It is an axiom of politics that, at a time of crisis, deputy heads must roll. So it has proved for Kwasi Kwarteng, ousted as Chancellor.

He is entitled to feel somewhat aggrieved. The unfunded tax cuts in his mini-budget were promised, repeatedly, by Liz Truss in her successful campaign for the Tory leadership.

It was her plan, her ideology. Her dream – or, as her rival Rishi Sunak put it, her calamitous and impractical fantasy.

However, any sympathy for Mr Kwarteng is decidedly tempered by reality. He took the job. He shared the ideology. And he set about promulgating those unfunded tax cuts with unparalleled zeal.

The financial markets, placed on a burnished pedestal by Ms Truss and Ms Kwarteng, took fright at the consequences for borrowing and thus fiscal stability. Said markets duly plummeted, taking the Chancellor’s reputation down with them.

Hence his removal and hence the further substantial U-turn announced by the PM. To placate her party conference, she abandoned plans to scrap the upper rate of income tax (except for Scotland, where bands and rates are devolved.)

Now a much bigger change. She has announced that corporation tax will rise in line with previous promises, recouping £18bn for the Treasury and, she hopes, soothing anxious financiers.

What remains of her own credibility? Precious little. Which showed in her demeanour at a truncated Downing Street news conference.

I said previously that she looked like an anxious Akela trying to muster an unruly Cub Scout pack. As she set out her mission to reassure, Akela looked even more fretful and unsure, as if some rascal had pinched her woggle.

She might recover, of course, if the markets revive. But her standing right now is pretty much zero among voters – and, crucially, among Conservative MPs.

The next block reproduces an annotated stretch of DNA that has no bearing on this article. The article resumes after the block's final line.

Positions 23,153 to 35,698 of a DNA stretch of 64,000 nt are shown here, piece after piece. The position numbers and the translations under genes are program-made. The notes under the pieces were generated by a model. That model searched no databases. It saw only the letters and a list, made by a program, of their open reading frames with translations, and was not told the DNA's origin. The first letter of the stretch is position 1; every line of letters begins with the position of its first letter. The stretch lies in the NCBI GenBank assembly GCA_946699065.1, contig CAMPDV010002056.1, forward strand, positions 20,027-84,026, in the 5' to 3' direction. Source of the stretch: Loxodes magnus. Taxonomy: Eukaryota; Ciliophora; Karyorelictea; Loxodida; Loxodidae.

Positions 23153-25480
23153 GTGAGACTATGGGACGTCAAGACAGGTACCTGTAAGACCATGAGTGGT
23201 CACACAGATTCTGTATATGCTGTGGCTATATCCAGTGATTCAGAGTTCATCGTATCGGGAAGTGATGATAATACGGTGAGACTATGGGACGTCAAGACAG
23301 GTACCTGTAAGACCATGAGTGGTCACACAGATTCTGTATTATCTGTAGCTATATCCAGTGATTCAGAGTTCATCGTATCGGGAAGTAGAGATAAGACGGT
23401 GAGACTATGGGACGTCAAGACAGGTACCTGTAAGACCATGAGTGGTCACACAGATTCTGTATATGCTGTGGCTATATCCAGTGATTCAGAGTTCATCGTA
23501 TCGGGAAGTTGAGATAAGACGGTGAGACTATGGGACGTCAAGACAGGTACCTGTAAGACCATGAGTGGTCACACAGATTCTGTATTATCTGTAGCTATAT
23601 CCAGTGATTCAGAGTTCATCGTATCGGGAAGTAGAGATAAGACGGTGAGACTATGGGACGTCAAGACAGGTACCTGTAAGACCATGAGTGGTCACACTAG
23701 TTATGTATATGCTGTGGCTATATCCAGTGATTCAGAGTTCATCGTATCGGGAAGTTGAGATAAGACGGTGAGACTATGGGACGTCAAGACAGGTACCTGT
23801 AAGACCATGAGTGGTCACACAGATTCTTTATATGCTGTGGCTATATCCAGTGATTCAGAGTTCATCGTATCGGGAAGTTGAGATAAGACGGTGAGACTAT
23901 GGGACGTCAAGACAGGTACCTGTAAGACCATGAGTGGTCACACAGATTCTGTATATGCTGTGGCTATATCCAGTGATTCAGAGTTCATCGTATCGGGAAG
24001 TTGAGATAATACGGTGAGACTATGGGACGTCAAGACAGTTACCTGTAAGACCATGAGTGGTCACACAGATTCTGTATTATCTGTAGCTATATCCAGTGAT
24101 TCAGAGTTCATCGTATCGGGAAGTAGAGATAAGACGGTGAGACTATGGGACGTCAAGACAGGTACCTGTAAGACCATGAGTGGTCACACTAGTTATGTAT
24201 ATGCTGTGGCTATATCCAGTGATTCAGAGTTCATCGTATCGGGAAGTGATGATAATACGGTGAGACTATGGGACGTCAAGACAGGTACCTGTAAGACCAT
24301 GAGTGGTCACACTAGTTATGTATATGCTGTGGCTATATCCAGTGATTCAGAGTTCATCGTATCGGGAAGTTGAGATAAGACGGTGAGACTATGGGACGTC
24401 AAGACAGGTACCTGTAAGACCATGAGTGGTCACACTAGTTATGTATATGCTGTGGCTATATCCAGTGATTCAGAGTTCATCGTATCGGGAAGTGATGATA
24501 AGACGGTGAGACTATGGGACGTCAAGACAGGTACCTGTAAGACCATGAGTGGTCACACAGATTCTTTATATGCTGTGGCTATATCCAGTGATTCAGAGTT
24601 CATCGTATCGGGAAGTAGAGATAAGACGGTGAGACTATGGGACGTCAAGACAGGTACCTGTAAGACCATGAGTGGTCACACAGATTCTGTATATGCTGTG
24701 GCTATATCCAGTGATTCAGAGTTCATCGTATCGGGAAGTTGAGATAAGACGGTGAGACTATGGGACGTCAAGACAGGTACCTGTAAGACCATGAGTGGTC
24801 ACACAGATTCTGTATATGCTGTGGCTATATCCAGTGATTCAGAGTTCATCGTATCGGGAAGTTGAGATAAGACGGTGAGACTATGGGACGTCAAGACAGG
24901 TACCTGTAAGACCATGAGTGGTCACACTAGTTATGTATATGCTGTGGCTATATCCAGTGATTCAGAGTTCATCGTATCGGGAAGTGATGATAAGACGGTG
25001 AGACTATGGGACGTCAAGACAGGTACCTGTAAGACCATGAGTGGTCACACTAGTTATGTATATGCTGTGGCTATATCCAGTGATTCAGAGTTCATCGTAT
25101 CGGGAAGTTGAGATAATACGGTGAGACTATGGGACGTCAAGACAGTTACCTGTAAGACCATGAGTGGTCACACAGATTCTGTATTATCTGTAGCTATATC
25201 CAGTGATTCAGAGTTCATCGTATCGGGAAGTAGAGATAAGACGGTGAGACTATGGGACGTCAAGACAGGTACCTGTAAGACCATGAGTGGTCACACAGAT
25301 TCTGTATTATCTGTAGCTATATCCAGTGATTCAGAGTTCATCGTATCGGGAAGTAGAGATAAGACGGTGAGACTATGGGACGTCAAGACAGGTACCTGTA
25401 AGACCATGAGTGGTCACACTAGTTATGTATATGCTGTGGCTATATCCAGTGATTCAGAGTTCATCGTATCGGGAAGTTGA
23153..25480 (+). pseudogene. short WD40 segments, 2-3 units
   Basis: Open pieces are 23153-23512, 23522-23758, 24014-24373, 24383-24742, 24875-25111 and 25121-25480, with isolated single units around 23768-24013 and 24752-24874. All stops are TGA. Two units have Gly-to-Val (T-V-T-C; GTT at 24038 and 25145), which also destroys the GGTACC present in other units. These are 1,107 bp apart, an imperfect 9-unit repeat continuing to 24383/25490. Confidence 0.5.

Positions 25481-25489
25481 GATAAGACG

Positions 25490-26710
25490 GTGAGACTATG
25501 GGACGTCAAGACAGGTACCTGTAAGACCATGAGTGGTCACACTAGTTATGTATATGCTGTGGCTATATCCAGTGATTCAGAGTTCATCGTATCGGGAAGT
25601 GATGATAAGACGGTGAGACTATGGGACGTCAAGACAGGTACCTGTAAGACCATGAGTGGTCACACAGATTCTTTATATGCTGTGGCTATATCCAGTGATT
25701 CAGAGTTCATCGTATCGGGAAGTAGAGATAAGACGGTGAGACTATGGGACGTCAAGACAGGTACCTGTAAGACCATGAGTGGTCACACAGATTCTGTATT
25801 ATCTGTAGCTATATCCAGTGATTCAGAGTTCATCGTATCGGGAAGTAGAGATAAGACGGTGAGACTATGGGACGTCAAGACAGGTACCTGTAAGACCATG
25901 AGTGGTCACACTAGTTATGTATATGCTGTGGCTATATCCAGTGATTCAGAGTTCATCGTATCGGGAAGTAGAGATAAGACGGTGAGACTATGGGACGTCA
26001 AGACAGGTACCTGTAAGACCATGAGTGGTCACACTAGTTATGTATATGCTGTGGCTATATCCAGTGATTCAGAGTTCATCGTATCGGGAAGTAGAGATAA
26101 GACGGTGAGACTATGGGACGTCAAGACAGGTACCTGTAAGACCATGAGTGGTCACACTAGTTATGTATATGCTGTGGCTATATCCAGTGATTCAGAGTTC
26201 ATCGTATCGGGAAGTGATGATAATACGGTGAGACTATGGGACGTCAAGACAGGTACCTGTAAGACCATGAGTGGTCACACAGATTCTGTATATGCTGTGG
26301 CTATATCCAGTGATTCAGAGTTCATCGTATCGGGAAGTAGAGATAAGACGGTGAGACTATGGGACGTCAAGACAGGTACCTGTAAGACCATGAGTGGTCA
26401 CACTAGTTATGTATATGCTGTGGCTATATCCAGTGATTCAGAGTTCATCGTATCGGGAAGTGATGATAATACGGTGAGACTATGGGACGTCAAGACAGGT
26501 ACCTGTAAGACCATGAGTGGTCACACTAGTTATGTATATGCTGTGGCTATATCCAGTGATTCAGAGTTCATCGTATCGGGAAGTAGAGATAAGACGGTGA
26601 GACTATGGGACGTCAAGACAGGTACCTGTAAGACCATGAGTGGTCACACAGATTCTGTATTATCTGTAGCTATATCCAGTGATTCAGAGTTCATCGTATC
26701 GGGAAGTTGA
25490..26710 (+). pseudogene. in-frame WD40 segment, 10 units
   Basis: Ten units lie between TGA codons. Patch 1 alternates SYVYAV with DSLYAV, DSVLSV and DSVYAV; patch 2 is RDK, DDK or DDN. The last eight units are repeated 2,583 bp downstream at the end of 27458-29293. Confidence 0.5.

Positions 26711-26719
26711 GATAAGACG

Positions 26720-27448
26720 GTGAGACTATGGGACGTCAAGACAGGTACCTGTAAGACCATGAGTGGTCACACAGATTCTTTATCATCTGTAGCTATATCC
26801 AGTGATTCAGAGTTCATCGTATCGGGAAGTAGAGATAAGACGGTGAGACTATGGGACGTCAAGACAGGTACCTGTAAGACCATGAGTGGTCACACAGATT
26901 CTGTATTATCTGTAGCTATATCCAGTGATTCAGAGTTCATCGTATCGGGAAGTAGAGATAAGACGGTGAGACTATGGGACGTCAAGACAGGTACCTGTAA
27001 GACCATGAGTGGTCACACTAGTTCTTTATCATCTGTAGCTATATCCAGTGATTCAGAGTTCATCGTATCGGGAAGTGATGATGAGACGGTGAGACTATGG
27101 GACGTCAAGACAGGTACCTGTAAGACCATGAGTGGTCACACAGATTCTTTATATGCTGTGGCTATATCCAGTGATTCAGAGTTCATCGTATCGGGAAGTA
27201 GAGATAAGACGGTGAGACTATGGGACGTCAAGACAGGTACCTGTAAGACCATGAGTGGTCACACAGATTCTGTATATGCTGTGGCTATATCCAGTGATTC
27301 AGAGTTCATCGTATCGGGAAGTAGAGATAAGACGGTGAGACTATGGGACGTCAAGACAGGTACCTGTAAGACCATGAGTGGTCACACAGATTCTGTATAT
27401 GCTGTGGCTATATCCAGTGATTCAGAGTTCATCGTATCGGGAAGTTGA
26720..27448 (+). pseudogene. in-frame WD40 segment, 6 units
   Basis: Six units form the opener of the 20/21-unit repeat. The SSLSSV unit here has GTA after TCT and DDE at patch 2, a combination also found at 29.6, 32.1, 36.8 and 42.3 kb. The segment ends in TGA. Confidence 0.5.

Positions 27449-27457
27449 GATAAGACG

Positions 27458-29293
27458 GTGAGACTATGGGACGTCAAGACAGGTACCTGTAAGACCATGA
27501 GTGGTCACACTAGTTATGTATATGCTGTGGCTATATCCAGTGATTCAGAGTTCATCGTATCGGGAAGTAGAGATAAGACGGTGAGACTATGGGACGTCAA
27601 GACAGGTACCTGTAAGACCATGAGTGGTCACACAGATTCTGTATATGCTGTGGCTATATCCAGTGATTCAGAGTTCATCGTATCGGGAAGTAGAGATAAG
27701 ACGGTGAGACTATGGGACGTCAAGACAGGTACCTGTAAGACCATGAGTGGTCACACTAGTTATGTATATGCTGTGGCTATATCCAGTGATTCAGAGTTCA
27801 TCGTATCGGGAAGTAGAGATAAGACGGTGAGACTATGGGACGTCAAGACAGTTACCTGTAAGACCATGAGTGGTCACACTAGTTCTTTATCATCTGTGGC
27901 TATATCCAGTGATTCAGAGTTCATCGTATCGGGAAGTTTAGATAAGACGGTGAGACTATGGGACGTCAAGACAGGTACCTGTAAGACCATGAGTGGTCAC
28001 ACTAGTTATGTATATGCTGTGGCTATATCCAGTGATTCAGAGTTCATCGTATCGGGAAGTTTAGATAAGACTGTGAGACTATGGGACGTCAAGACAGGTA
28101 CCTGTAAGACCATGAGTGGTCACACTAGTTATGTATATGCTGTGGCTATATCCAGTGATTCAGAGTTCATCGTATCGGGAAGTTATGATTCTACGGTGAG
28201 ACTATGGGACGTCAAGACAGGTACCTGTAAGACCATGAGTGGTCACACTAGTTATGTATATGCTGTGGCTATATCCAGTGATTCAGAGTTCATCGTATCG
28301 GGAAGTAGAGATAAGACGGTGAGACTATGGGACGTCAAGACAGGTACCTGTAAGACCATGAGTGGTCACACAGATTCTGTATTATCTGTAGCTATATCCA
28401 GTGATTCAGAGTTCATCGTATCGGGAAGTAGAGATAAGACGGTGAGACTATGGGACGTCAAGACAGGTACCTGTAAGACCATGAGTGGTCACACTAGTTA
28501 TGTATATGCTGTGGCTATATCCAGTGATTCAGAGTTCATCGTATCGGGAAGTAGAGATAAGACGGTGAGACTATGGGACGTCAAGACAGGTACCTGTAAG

Some on the back benches and in government feel she must be given a further chance to deliver upon her determination to create a low tax, high wage, high growth economy.

Other Tory MPs think the next election is already lost. That it is all but impossible to recover a reputation for financial credibility, once it has been shredded in such a spectacular fashion.

Others believe only a further change in Downing Street, at Number 10 rather than Number 11, will give the Tories anything approaching a fighting chance in 2024.

Liz Truss, in short, is now fighting to retain a job she gained just a few short weeks ago. Her choice as the next Chancellor confirms her determination to convince the markets of a commitment to financial discipline.

Jeremy Hunt is not quite old school Tory. But he is both experienced and respected. Adjectives one would not readily apply to every member of Team Truss.

Crucially, he represents a reassuring glance backwards. After a prolonged spell as Health Secretary, he took over at the Foreign Office when Boris Johnson resigned.

Mr Hunt came second to Mr Johnson in the 2019 Tory leadership contest but was eliminated in the first round earlier this year. He may be said to represent more established Toryism. This, again, is no accident. The hope is that turmoil will be tempered by stability and comforting familiarity.